In 1870 Lothar Meyer, independently of Mendeleeff, published a paper on the same subject in which he demonstrated that the periodicity of the atomic volumes of the elements is especially marked, atomic volume being defined as the quotient obtained by dividing the atomic weight by the specific gravity of an element in the solid state. The atomic weights of the elements in Meyers diagram are laid off along a horizontal line or axis, and the corresponding atomic volumes are placed along a vertical line, a series of points being obtained corresponding to the respective elements, through these points a broken line is drawn, and in proceeding along the line from left to right, the different elements are passed in the order of ascending atomic weights. There are five regions in the diagram for which we possess no acceptable data concerning the specific gravities in the solid state, and for which therefore the atomic volumes remain unknown.

The broken line exhibits a marked tendency to vary in height in a periodic manner, now rising to a strongly accentuated maximum, and again sinking to a minimum. At the highest points in the diagram are the metals of the alkalis, sodium, potassium, rubidium and caesium, which exhibit a striking similarity in their physical and chemical properties. In passing down the line to the right of these elements, the first points located are those corresponding to magnesium, calcium, strontium and barium, which also form a group with marked similarity in their properties.

Moving downward from the highest points to the left, the group comprising neon, argon, krypton and xenon are located in corresponding positions, being characterized by their singular chemical inertness. Beyond these on the left lies the fluorine, chlorine, iodine, and bromine group; and next beyond these lies oxygen, sulphur, selenium and tellurium. Many other singular correspondences are observed on the diagram, and as it highly improbable that these are merely accidental, the conclusion is obvious that some fundamental unity either of structure, material, or internal motion, pervades the substances that we call the elements.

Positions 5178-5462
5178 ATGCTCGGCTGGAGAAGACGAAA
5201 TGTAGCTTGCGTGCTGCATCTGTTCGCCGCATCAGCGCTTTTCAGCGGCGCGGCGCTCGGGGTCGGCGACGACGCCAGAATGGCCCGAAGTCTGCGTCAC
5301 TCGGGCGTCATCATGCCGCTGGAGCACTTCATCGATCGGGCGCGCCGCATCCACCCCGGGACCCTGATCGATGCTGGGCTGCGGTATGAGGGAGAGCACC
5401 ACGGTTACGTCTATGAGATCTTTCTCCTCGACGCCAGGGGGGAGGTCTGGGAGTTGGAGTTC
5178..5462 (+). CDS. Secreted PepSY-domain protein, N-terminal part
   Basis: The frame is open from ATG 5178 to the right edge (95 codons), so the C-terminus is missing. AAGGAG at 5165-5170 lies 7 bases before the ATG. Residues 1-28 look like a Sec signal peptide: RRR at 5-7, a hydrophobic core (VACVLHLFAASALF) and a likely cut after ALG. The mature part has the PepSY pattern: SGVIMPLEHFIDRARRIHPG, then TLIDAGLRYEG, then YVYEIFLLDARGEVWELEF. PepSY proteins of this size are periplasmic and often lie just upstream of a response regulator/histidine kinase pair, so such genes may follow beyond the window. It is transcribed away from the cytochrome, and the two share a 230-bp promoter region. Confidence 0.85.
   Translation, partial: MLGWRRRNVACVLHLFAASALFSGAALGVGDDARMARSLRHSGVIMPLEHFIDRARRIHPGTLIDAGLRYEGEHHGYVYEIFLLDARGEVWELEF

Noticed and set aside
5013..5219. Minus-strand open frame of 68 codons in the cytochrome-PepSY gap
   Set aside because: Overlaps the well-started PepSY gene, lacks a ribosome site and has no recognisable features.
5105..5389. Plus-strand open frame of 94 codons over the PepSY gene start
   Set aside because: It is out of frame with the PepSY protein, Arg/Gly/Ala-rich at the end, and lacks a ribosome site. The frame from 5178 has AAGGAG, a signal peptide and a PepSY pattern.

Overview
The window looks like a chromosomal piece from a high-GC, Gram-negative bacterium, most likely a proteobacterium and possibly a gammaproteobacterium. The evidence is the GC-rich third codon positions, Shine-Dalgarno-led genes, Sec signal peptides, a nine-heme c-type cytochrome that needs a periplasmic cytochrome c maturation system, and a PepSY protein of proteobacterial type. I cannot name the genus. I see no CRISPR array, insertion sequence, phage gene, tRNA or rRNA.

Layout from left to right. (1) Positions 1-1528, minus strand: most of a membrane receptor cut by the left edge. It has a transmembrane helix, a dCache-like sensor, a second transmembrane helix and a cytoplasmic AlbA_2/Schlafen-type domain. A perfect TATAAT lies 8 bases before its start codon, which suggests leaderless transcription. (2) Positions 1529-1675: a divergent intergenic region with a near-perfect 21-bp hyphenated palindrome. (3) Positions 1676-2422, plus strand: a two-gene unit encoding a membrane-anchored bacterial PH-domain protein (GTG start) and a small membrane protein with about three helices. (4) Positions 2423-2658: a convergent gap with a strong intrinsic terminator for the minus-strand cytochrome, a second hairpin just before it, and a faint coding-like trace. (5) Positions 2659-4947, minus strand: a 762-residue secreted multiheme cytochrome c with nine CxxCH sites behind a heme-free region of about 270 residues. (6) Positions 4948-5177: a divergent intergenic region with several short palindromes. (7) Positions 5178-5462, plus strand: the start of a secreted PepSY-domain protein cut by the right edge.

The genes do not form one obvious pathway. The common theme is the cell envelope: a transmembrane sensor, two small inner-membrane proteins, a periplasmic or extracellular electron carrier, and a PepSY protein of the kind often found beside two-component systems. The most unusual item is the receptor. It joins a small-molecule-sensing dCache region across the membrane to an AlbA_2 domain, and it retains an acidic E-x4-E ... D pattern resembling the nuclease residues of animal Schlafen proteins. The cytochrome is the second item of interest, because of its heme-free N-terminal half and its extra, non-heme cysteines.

The arrangement of the elements in tabular form by Mendeleeff and by Meyer also, brought clearly into display their relationship and similarity. There is a division of the elements into nine groups, each being entered in an individual column. There is also a division into twelve series, each being represented upon one horizontal line. The atomic weights increase in passing across the table from left to right. The elements in any one column are similar to one another in many respects, the resemblance being in some cases quite striking. A proper position for hydrogen cannot be found in the table.

Copper, silver and gold, are entered in both the first and the eighth groups, this being so because of the doubt as to their true positions. The similarity between the metals that compose the eighth group is so great, that the necessity arises for their arrangement in groups of threes or fours, (depending on where we place copper, silver, gold) each little group of this kind being considered as lying upon one and the same horizontal line of the table. Between cerium and ytterbium in atomic weight there are a number of closely allied metals, the metals of the rare earths, which do not fit well into the periodic system in any natural manner, and are therefore omitted form the table. In any given group the resemblance between the elements of the even series (2, 4, 6, 8, 10 and 12) is greater than their resemblance to the elements in the odd series of the same group.